The Biden administration has threatened to ban TikTok if its Chinese owners do not sell their stake in the social media company to address growing national security concerns, according to two people familiar with the matter.
The Committee on Foreign Investment in the United States (Cfius) – an interagency panel that assesses foreign investment in the US – recently requested the exchange as part of its ongoing review into the company, which is owned by Beijing’s ByteDance. said.
TikTok, the popular short-form video app, has faced growing scrutiny over concerns that data it collects on American users may be sent to the Chinese government and Communist Party. While it has denied those claims, some Republican and Democratic senators have urged ByteDance to ban the app or divest its US arm. The Wall Street Journal first reported news of the demand.
According to people familiar with the matter, 60 percent of ByteDance’s shares are owned by global investors, while 20 percent are owned by employees and another 20 percent by its founders, including ByteDance’s current chief executives Zhang Yiming and Liang Rubo.
TikTok’s chief executive, Shou Zi Chew, is set to testify before the House Energy and Commerce Committee next week to discuss its data security practices as well as its relationship with China.
For two years, TikTok has been working on a national security deal with the US government in response to scrutiny. So far, TikTok has spent more than $1.5bn on “Project Texas”, a corporate restructuring plan to protect user data and content from Chinese influence by partnering with US cloud software group Oracle to meet Cfius requests.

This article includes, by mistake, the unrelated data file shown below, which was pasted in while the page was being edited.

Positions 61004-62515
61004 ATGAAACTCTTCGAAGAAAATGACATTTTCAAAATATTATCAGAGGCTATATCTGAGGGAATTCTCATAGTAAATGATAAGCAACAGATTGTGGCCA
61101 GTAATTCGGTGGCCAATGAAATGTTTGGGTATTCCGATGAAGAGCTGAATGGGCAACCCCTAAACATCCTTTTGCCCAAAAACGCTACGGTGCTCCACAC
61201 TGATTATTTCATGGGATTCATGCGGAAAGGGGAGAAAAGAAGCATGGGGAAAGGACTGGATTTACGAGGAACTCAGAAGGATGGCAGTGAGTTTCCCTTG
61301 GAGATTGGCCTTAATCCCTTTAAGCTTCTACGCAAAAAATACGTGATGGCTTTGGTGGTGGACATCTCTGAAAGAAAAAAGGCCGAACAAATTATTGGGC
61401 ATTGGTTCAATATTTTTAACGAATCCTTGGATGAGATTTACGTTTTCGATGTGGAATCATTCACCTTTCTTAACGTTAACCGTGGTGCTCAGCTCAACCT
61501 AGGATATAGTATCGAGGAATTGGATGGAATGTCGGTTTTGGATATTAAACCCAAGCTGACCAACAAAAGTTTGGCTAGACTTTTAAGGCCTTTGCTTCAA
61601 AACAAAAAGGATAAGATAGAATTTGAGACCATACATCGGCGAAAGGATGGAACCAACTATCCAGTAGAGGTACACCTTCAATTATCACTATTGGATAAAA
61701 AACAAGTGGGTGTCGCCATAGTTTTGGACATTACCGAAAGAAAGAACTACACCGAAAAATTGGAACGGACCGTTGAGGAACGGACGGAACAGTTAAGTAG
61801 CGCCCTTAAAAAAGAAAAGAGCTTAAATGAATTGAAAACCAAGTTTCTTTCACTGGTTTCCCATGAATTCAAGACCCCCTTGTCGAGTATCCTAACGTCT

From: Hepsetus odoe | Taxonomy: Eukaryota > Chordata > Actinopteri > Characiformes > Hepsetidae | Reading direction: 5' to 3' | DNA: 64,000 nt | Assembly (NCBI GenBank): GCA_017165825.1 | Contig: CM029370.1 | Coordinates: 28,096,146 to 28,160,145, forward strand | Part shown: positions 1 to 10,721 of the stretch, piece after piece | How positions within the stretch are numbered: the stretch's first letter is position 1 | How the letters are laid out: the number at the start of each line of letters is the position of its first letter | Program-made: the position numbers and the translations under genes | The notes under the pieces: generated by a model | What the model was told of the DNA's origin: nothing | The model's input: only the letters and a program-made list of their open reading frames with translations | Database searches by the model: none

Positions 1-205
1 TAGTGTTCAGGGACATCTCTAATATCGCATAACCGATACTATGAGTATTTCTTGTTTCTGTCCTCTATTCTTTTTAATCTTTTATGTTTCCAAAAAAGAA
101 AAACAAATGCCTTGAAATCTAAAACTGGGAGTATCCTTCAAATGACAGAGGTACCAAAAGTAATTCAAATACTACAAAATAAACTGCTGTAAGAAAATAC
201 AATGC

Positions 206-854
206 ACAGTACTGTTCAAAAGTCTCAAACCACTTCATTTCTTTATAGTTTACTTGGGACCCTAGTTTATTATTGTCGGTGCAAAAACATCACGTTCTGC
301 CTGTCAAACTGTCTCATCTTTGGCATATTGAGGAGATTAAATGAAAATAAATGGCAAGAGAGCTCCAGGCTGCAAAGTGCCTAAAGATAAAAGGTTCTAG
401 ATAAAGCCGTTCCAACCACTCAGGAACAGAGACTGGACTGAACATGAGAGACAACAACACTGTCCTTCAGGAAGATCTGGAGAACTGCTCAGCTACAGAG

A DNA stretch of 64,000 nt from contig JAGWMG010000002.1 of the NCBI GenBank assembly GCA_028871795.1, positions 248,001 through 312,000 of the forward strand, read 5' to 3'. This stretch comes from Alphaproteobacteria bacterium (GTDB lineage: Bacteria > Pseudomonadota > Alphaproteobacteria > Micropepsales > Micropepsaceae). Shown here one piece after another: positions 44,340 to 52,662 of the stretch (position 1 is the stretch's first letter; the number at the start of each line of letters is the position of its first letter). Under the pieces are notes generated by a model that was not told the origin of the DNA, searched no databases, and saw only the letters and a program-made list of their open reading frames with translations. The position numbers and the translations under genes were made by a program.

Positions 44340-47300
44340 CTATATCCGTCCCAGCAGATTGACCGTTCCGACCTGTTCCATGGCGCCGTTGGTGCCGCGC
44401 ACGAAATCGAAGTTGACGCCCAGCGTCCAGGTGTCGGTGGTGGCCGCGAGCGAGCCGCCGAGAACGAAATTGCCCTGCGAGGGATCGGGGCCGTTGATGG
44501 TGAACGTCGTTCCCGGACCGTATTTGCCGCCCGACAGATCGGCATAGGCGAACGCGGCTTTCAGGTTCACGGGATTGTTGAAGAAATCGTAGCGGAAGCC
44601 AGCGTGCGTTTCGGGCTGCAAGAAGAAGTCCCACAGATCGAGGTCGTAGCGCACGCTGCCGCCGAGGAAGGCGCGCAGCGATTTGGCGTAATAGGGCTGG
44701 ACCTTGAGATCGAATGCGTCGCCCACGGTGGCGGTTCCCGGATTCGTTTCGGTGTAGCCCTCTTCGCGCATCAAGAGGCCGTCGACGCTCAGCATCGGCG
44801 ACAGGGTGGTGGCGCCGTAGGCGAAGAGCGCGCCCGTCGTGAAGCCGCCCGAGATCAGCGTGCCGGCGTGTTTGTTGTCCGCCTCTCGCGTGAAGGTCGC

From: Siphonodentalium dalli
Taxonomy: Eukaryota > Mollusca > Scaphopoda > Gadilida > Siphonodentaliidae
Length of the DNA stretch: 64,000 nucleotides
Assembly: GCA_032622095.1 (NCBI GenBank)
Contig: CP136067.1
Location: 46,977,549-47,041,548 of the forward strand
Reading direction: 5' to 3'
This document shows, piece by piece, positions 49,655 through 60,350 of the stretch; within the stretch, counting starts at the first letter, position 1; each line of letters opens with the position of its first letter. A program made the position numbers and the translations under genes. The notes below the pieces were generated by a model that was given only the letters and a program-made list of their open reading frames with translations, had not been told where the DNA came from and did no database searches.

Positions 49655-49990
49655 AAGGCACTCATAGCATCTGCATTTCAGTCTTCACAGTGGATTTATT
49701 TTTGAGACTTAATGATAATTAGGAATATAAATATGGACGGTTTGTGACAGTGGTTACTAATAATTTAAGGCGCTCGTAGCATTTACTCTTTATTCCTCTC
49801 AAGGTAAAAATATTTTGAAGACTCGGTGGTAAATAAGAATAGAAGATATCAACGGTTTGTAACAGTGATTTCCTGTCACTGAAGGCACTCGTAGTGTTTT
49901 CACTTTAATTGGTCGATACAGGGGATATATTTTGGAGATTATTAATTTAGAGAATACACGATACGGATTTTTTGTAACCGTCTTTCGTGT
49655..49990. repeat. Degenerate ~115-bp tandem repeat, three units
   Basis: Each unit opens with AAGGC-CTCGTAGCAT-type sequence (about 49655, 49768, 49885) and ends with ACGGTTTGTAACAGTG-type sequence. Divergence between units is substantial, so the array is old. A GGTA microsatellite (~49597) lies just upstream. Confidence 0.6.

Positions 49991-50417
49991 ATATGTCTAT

However, negotiations over the deal have stalled in recent months. Last week, Senate Democrats and Republicans introduced a bill that would give the administration new powers to ban Chinese apps that pose security risks, including TikTok, which the White House has backed.
Following the sale demand, TikTok is evaluating its options but plans to continue working on the project in Texas, a person familiar with the situation said.
“If protecting national security is the objective, divestment does not solve the problem: a change in ownership will not impose any new restrictions on data flow or access,” TikTok said in a statement.
“The best way to address national security concerns is through transparent, US-based security of US user data and systems, with robust third-party monitoring, verification and verification, which we are already implementing.”
The Treasury Department, which leads Cfius, declined to comment.